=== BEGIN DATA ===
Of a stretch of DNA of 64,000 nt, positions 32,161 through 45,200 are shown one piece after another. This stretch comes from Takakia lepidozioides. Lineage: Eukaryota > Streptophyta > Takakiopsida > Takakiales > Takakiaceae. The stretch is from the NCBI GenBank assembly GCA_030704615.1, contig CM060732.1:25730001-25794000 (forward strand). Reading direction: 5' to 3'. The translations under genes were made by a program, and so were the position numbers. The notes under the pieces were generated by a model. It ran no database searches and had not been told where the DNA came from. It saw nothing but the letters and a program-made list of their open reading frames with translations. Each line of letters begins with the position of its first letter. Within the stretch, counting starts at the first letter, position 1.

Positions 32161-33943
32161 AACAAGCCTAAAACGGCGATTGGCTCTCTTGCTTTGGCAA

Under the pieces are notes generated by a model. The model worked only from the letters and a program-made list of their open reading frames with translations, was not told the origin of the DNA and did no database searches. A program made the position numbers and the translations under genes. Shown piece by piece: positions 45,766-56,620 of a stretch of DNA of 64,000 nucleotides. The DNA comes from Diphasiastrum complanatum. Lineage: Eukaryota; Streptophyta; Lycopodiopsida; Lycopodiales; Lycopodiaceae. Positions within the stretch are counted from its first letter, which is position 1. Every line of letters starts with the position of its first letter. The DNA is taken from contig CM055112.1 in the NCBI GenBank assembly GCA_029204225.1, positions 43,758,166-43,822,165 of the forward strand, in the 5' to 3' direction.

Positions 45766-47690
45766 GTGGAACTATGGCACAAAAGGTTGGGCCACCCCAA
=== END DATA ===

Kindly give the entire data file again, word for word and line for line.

Of a stretch of DNA of 64,000 nt, positions 32,161 through 45,200 are shown one piece after another. This stretch comes from Takakia lepidozioides. Lineage: Eukaryota > Streptophyta > Takakiopsida > Takakiales > Takakiaceae. The stretch is from the NCBI GenBank assembly GCA_030704615.1, contig CM060732.1:25730001-25794000 (forward strand). Reading direction: 5' to 3'. The translations under genes were made by a program, and so were the position numbers. The notes under the pieces were generated by a model. It ran no database searches and had not been told where the DNA came from. It saw nothing but the letters and a program-made list of their open reading frames with translations. Each line of letters begins with the position of its first letter. Within the stretch, counting starts at the first letter, position 1.

Positions 32161-33943
32161 AACAAGCCTAAAACGGCGATTGGCTCTCTTGCTTTGGCAA

Under the pieces are notes generated by a model. The model worked only from the letters and a program-made list of their open reading frames with translations, was not told the origin of the DNA and did no database searches. A program made the position numbers and the translations under genes. Shown piece by piece: positions 45,766-56,620 of a stretch of DNA of 64,000 nucleotides. The DNA comes from Diphasiastrum complanatum. Lineage: Eukaryota; Streptophyta; Lycopodiopsida; Lycopodiales; Lycopodiaceae. Positions within the stretch are counted from its first letter, which is position 1. Every line of letters starts with the position of its first letter. The DNA is taken from contig CM055112.1 in the NCBI GenBank assembly GCA_029204225.1, positions 43,758,166-43,822,165 of the forward strand, in the 5' to 3' direction.

Positions 45766-47690
45766 GTGGAACTATGGCACAAAAGGTTGGGCCACCCCAA